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In Perspective: Tricia Rose on America’s growing inequality

The debt ceiling gridlock and the limited range of solutions being considered in Washington to solve our economic crisis are likely to worsen the enormous gaps in wealth, income and opportunity that already exist. While the politicians argue, we are careening toward establishing a society in which the lion’s share of money and opportunity is permanently consolidated at the very top. This goes well beyond balancing a budget: it goes to the heart of who we are and who we are going to be. 

According to the Congressional Budget Office, between 1980 and 2007, average household income for the bottom 80 percent has remained relatively constant, while the top 20 percent has doubled, and the top 1 percent has nearly quadrupled.

And just this week, a Pew Research Center study – based on U.S. Census data – revealed that, while the current recession has hit middle and working class people hard, it has hit minority communities hardest of all. While median wealth in white households has dropped 16 percent, it has dropped 53 percent in African-American households, 54 percent in Asian households, and 66 percent in Hispanic households.

The study reveals that white wealth now stands at 20 times that of black wealth and 18 times that of Hispanic wealth.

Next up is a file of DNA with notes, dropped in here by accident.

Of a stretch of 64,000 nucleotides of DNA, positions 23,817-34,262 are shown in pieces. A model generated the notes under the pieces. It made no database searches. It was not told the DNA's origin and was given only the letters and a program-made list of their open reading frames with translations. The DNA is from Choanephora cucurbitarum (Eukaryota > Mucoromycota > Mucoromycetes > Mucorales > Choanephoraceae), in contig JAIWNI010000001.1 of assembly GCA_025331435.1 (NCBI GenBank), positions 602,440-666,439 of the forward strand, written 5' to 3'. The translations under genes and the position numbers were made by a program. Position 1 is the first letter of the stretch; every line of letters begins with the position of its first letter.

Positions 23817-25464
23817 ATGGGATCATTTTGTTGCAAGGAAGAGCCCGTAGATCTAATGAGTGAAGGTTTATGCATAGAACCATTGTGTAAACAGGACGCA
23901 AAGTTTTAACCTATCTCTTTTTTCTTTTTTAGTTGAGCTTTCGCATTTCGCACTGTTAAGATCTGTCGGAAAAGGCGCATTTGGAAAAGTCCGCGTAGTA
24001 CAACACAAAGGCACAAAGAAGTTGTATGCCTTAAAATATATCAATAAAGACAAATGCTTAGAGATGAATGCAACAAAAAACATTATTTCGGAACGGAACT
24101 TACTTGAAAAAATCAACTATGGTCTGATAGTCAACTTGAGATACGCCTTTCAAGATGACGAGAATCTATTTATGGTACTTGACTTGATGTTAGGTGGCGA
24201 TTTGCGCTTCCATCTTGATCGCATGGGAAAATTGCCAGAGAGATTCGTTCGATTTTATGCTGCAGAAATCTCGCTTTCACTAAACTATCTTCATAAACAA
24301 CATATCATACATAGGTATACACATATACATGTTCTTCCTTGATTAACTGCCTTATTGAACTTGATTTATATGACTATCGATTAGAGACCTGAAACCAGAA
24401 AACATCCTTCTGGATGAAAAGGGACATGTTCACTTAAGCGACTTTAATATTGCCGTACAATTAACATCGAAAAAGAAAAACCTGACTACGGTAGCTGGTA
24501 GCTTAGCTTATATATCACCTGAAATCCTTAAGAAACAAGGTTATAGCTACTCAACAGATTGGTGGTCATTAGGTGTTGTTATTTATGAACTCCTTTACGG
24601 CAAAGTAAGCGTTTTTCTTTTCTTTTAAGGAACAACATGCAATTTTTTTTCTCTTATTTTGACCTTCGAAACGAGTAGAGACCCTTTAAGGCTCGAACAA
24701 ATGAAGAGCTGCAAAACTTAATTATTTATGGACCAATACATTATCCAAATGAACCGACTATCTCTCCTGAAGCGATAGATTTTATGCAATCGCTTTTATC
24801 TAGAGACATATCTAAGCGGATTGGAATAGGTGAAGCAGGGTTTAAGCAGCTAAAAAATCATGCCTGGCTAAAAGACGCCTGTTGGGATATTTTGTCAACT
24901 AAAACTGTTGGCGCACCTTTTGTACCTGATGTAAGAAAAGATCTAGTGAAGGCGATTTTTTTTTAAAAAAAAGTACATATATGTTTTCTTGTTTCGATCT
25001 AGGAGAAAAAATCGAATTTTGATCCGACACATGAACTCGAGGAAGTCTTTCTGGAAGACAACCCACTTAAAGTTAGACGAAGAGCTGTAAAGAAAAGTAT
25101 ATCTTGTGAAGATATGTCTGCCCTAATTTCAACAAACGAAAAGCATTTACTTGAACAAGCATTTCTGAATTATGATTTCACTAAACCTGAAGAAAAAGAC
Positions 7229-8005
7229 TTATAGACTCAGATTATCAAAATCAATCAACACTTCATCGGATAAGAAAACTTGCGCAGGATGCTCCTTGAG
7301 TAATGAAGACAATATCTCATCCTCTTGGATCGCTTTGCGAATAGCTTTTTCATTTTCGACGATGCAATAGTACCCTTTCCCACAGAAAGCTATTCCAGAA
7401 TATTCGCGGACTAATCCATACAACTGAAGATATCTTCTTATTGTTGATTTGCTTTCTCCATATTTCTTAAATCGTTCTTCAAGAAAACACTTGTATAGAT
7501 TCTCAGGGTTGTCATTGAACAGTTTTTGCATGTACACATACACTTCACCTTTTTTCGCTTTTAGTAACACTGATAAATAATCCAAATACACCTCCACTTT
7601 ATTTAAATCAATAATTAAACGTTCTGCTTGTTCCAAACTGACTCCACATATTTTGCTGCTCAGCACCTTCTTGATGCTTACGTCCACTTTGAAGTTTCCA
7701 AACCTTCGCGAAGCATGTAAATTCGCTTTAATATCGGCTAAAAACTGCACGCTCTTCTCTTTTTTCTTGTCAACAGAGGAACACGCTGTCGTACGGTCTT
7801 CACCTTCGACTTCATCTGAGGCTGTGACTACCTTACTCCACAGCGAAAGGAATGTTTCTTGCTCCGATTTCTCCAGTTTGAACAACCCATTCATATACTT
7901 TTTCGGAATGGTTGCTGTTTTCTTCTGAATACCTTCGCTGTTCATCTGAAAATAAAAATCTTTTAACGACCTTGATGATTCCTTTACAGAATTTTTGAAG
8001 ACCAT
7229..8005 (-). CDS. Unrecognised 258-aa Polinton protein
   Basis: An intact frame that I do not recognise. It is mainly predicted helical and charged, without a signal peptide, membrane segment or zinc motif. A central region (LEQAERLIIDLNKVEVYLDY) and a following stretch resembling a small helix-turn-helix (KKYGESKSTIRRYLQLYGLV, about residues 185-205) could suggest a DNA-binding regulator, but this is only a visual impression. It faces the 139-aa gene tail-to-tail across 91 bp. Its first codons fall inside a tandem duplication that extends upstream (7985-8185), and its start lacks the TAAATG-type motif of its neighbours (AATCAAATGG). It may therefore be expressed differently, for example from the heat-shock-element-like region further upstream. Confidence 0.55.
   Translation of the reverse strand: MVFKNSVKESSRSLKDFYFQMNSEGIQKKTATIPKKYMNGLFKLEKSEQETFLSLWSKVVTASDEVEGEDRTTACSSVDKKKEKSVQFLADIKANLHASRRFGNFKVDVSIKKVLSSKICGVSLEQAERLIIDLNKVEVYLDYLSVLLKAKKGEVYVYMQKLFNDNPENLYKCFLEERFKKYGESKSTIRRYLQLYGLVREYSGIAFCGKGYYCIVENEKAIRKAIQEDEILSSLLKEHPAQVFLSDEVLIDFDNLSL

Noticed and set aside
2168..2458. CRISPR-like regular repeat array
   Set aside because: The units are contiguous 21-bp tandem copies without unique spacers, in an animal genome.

A different study on wealth gaps released last year described wealth as “what you own minus what you owe” which “allows people to start a business, buy a home, send children to college, and ensure an economically secure retirement.” Researchers warn that “without wealth, families and communities cannot become and remain economically secure.” And fewer people are feeling secure these days.

Stay with me here. With the top 20 percent owning 80 percent of the wealth, that would leave the remaining 80 percent to “share” the remaining 20 percent of the wealth. Put more bluntly, if wealth can be described as the thing that buys homes and gets our kids to college, nearly half of the American people are unable to do either as they have virtually no wealth at all.

While our cultural narratives often blame lazy workers and greedy unions, the fact is that the playing field has been rigged for a powerful few. Things like a 40 percent tax cut for those earning a million dollars or more since the 1960s and a 50 percent reduction in corporate taxes over the past 30 years have driven more resources to the very top.

Policies like that have brought our nation to a profound fork in the road. In the past, at our best we’ve relied on our democratic principles to confront systemic injustices. So what will we do now?  Are we going to continue to crush the middle class and expand the poor or are we going to invest in the future for all?